Dark Skies is attempting to be. Starring Keri Russell, Josh Hamilton, Dakota Goyo, Kadan Rockett, with J.K. Simmons in a supporting role, it centers around a family experiencing strange phenomenon that turns out to be alien activity. All of this is highlighted in the trailer, so it's not giving anything at all away to describe that much here. Scott Stewart, whose previous directing credits include Legion and Priest, has written a script with a much more condensed cast and a much less epic variety of story here.
Walking into the theater and sitting through the film, I had no idea that Scott Stewart was the director. Had I known that, and had I known that his other directing credits were Legion and Priest, I might have been more well prepared for exactly what Dark Skies is. If you've seen those two films or even one of those, it won't come as a shock to you that Dark Skies ends up being supremely silly. There are a few decent ideas, and one or two good jump scares, but overall, it just comes off as laughably silly. As if that point needed to be driven home, in the moments that most definitely should have been more creepy or frightening, most of the audience in my theater was laughing. It wasn't a nervous laughter either.
The problems with the film begin with the script. Some of the dialog in the film is just hollow and wooden. There isn't an unexpected line in the script either. Every line is predictable. Somehow, even with both of those things being true, maybe because both of those things are true, the family dynamic in the film suffers, and it's a major aspect of the story. Without it, the threat they face as the film continues never has the necessary weight, and because of the fantastic nature of any alien story, it all comes across as silly and insubstantial.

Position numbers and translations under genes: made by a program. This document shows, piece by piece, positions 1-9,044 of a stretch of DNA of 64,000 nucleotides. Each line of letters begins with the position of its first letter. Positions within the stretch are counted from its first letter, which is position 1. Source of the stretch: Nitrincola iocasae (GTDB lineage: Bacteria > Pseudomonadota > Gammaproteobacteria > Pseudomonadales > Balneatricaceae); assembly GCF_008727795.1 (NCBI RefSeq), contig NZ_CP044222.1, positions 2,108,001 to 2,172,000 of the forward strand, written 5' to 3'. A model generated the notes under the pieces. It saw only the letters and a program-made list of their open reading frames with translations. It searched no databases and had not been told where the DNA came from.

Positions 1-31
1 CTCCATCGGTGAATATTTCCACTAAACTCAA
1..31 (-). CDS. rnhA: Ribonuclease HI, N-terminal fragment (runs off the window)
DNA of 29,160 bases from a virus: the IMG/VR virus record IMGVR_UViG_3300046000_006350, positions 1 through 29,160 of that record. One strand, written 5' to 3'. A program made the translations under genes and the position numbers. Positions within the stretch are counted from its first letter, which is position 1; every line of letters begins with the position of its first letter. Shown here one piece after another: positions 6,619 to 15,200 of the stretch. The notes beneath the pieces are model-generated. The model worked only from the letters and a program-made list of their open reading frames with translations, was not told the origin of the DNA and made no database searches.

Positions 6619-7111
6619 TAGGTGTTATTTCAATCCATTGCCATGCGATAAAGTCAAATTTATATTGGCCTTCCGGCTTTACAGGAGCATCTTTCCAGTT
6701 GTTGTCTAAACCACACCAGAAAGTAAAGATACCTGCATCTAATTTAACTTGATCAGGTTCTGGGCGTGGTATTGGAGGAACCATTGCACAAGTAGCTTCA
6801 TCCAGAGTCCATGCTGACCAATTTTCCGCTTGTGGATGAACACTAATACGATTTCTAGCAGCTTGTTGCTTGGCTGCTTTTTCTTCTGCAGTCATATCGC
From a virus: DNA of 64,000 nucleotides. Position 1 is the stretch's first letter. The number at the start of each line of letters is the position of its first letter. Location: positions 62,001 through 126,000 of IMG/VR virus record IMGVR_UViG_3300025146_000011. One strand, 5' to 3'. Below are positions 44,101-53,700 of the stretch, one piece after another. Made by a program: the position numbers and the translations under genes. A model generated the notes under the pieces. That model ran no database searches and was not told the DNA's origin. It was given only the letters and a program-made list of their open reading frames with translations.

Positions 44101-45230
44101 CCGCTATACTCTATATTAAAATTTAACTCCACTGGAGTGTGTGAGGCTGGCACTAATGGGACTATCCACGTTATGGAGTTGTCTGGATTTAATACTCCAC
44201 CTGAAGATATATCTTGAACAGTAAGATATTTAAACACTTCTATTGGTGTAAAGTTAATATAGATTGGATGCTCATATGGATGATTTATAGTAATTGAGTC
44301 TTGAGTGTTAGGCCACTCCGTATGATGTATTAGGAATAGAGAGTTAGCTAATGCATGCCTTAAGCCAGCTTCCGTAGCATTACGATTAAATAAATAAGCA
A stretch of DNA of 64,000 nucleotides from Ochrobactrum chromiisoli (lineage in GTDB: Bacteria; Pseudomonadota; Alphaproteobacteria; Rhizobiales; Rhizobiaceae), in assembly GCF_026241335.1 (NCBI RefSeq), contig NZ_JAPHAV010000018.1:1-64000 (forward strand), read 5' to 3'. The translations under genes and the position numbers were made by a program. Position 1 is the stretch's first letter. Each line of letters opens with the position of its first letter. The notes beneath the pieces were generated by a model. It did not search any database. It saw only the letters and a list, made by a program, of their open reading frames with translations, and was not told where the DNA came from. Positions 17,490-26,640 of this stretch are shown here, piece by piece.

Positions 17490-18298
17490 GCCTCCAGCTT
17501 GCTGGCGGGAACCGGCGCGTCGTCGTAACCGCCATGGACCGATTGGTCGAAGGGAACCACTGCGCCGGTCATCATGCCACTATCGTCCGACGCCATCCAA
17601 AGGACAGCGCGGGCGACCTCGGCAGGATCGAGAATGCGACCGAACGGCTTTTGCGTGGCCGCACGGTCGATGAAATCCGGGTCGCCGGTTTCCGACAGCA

Then, there's a performance issue. Keri Russell and J.K. Simmons do their best to keep it from sinking into it's own ridiculousness, but they can't succeed on their own and the rest of the cast does nothing to contribute to that endeavor. Maybe it can be blamed on directing or editing choices but Josh Hamilton, playing the husband to Keri Russell's wife, is having some serious trouble with believability throughout the film. Dakota Goyo does an efficient job playing the eldest son, but Kadan Rockett as the younger of the two children, also leaves a lot to desire. If this were a film about a son inheriting his fathers bad performance, it might work, but that's not what the film is about. The failure of those two performances hinders the audiences ability to honestly buy into the family dynamic, and hurts the film at least as much as the problems with the script itself. They may not have had much to work with, but the minute Keri Russell and J.K. Simmons share the screen and start acting together, the rest of the performance problems become crystal clear. Without the sense of threat being present, it's impossible not to notice the inherent sillier things that go along with any story dealing with aliens or the paranormal. J.K. Simmons brings his trademarks sense of real humanity to his supporting role, and outside of a few of Keri Russell's moments, nothing else in the film rings true, at all.
There are a few design elements that work well. Stewart has the good sense not to show the aliens too much. He shows a degree of discipline that is too often missing in when it comes to visual effects. They're always just out of the range of focus or are shrouded in shadow. Had the script and performances given the audience more reason to fear for this family, to care about what happened to them, this aspect of the film would have worked extremely well. There are one or two particular shots in the film which are very interesting and would have been creepier if the rest of the elements of the film worked.
Dark Skies is a harmless, silly movie that doesn't get nearly as creepy as it attempts to be and the more seriously it takes itself as the film continues, the sillier it seems. It ends up being completely forgettable in that it's not quite bad enough to be memorable for that reason, but it's not a film which is a generally decent and innocuous but fun escape for ninety minutes. It's just utterly forgettable and not worth seeing in the first place. Last years Sinister is a film that had very similar aspirations and in many ways, very similar elements that ended up working much, much better than this film did, so I'd suggest checking that out if you haven't and skipping Dark Skies entirely. If you've seen the trailer for this film, you've seen everything worth seeing.